• Lynn

    Excellent! I remember feeling similarly while preparing to leave for India after graduating from college. May God richly bless your time in Rwanda, Holly. I’m sure He will, and you will be amazed at how He changes you and the things He will teach you.

    • http://www.facebook.com/profile.php?id=1506666661 Ricky Hunter Gregerson

      Holly, first off….you are an excellent writer as well. Thank you for this post and for your words on call. I love how call changes what we thought our life would be. My prayers go with you to Rwanda. I look forward to following you this summer. Go in His embrace. Ricky

  • Christine

    Holly, I’m so excited that you’re going to Rwanda for the summer!! My short time in Burundi/Rwanda deeply affected me and I feel so privileged to have heard the stories and seen the sights. I was impressed by the grave dignity of the citizens there and the wealth of character I saw in the Christian leaders. We hear so much of the bad news of Africa that I was unprepared for the breathtaking beauty of both the landscapes and the people. Thanks so much for sharing your journey. I look forward to the adventure.

  • Lindsey

    Thank you for sharing this – this was of great encouragement.

  • http://jaymiehorak.wordpress.com Jaymie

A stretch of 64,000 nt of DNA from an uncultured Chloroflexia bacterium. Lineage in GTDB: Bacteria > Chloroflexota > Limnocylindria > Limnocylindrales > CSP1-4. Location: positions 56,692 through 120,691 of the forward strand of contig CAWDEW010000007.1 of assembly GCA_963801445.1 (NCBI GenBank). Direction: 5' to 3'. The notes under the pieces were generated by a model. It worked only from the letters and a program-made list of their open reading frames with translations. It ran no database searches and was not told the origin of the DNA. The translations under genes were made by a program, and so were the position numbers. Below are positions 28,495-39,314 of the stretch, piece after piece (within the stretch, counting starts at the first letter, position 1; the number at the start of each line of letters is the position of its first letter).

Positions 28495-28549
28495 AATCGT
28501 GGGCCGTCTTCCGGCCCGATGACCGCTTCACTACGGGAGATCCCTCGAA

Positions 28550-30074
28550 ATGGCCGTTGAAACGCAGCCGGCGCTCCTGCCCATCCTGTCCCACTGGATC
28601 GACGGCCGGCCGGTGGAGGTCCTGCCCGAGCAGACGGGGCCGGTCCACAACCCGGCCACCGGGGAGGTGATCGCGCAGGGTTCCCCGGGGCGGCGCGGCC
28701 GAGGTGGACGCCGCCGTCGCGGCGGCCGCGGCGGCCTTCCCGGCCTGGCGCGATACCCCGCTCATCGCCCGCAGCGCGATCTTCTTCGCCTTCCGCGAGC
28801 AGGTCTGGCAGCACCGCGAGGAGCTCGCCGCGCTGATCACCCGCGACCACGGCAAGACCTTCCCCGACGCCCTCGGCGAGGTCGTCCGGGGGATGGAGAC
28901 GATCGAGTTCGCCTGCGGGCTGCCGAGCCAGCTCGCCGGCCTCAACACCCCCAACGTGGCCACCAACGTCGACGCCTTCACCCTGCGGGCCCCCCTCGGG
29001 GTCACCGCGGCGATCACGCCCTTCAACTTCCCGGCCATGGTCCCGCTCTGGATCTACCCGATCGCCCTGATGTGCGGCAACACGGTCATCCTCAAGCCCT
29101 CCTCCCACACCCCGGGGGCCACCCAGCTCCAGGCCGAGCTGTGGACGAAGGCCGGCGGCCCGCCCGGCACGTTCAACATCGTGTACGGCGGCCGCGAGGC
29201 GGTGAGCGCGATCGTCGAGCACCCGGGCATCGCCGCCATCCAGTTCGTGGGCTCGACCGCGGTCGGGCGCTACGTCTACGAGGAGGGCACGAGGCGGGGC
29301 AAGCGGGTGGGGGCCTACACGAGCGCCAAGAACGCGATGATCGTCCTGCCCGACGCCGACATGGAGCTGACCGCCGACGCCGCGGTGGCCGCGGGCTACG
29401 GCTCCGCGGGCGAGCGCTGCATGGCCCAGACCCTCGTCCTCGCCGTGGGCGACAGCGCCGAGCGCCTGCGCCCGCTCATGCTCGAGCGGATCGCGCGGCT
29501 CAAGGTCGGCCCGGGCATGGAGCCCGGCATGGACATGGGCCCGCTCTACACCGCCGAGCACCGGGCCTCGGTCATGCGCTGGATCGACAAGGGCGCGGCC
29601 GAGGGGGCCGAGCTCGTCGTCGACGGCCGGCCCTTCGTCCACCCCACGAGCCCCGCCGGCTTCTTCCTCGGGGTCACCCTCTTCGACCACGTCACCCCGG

Interesting. Thank you for sharing Holly!
    I have applied to do a mission trip in Africa and I’m pretty sure I’m called there, but I guess we’ll find out.


A better story…on what to do with the rest of your life, and saying yes

(I’m happy to introduce my youngest daughter, Holly Dahlstrom, to you.  Her joy, courage, and love of people inspire me.  Her capacity to hear God’s voice and follow is a reminder to us all that “a better story” awaits, if we’ll but listen for the voice of our Maker and follow.  You can follow all her Rwandan adventures throughout the summer here.)

CEZ, OVC, ‘letter of invitation’, MOU, developing world, US Embassy, PEPFAR, cultural assimilation.

These are words I never expected to use in a single conversation.  Yet I found myself on the phone this morning speaking with the volunteer specialist for World Relief discussing the final details for my upcoming journey to Rwanda.  How did I find myself here?  The answer is simple.  To some the answer I will give is frustrating and naive.  To me it is merely the truth.  I would not have found myself using these terms on skype this morning if it had not been for God’s calling on my heart two years ago to do something very new.

I sometimes think that “call” is a term overused in Christian culture.  I always wondered how I was supposed to know if I was being “called” to do something or if I just felt like it.  Was God going to speak to me from the clouds like He seemed to do in the Old Testament?  Would it be through miracles and signs that I knew the feelings I was feeling were from God?  I truly never understood the concept of “calling” until I was in the midst of my own call.  One night I went to bed living my life as usual and the next day I woke up and realized that my life was never going to look the way I thought it would.